A new paper titled “A Review of Historical and Future Changes of Extratropical Cyclones and Associated Impacts Along the U.S. East Coast”, which was supported by the NOAA Climate Program Office’s Modeling, Analysis, Predictions and Projections (MAPP) Program, has been published as part of a “Topical Collection on Extreme Events” in the academic journal Current Climate Change Reports.
This study by Drs. Brian Colle (Stony Brook University), James Booth (City University of New York, City College), and Edmund Chang (Stony Brook University) reviews historical and future behavior of U.S. East Coast extratropical cyclones, which cause much of the extreme weather that affects that region.
Based on a consensus of climate model projection studies, extratropical cyclones affecting the U.S. East Coast are likely to become less frequent between now and the end of the twenty-first century. On the other hand, climate model projections are mixed when it comes to intense extratropical cyclones (cyclones featuring deep low pressure centers) and associated heavy precipitation events, with some climate models indicating that they will be more common, and others indicating that they will be less common.
In the paper, the researchers point out that projections of extratropical cyclone behavior in a future climate should be used with caution because climate models may have difficulty capturing how the behavior of cyclones is influenced by changes in the Gulf Stream, by heating generated by clouds and precipitation within cyclones, and by complex interactions between cyclones and the jet stream.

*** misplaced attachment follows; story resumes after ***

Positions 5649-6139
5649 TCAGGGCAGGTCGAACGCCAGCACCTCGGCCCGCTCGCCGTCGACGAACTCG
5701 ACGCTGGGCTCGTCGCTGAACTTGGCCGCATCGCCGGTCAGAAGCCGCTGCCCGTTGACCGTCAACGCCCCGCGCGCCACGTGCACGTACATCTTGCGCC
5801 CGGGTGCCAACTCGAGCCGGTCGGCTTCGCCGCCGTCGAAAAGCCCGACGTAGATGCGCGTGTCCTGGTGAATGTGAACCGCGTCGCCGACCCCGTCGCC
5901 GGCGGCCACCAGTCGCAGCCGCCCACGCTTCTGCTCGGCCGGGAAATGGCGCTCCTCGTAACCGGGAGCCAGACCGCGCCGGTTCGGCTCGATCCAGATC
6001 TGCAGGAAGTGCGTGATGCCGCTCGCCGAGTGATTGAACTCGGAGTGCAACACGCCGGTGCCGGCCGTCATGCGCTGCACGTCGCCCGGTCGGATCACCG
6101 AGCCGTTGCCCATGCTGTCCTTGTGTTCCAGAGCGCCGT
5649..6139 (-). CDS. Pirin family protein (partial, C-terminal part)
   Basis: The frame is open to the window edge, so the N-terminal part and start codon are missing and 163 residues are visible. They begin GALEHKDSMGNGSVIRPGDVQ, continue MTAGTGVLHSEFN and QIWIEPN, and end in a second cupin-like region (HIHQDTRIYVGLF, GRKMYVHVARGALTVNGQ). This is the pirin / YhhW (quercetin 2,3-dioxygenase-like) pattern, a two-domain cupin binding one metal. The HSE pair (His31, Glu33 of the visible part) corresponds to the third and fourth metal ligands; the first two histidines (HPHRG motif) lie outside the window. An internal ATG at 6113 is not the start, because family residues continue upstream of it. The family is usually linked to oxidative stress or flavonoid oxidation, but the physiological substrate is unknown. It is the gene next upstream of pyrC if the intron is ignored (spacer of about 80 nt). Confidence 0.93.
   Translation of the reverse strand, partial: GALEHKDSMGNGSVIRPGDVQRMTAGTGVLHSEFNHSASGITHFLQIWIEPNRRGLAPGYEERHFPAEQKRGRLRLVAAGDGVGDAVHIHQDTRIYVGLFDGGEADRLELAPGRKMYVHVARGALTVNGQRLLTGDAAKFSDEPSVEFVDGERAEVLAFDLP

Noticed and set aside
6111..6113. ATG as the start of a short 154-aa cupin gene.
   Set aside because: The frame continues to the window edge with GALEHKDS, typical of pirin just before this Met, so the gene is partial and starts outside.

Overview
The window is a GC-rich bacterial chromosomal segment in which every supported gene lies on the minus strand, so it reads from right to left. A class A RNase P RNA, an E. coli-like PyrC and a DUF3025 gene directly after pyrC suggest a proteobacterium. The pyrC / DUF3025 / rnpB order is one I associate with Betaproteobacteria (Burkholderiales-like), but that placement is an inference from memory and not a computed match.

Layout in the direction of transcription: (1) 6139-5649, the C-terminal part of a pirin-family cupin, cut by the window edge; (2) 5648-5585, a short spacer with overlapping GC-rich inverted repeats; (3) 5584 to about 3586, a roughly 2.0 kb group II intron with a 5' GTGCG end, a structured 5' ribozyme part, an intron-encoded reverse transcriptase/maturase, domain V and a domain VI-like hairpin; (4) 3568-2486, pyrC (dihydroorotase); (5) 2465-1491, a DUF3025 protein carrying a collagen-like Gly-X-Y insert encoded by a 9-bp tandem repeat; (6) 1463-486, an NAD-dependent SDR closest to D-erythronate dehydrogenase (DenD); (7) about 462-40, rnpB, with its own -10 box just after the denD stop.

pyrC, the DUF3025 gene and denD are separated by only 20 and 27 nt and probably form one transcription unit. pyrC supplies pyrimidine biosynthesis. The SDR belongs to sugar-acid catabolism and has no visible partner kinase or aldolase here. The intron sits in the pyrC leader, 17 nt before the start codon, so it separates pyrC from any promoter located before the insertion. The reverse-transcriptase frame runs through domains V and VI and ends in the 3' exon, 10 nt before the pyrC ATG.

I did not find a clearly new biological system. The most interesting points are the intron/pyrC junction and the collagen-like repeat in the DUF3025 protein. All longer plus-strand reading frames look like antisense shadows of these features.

To read the paper, visit: http://link.springer.com/article/10.1007/s40641-015-0013-7/fulltext.html
Americans’ health, security and economic wellbeing are tied to climate and weather. Every day, we see communities grappling with environmental challenges due to unusual or extreme events related to climate and weather. In 2011, the United States experienced a record high number (14) of climate- and weather-related disasters where overall costs reached or exceeded $1 billion. Combined, these events claimed 670 lives, caused more than 6,000 injuries, and cost $55 billion in damages. Businesses, policy leaders, resource managers and citizens are increasingly asking for information to help them address such challenges.
Oceanic and Atmospheric Research (OAR)
National Oceanic and Atmospheric Administration (NOAA)
Department of Commerce
Climate Program Office
1315 East-West Hwy, Suite 1100 Silver Spring, MD 20910
Copyright 2018 by NOAA
NOAA Privacy Statement|
Web Accessibility Statement|
Disclaimer for External Links|
U.S. Department of Commerce|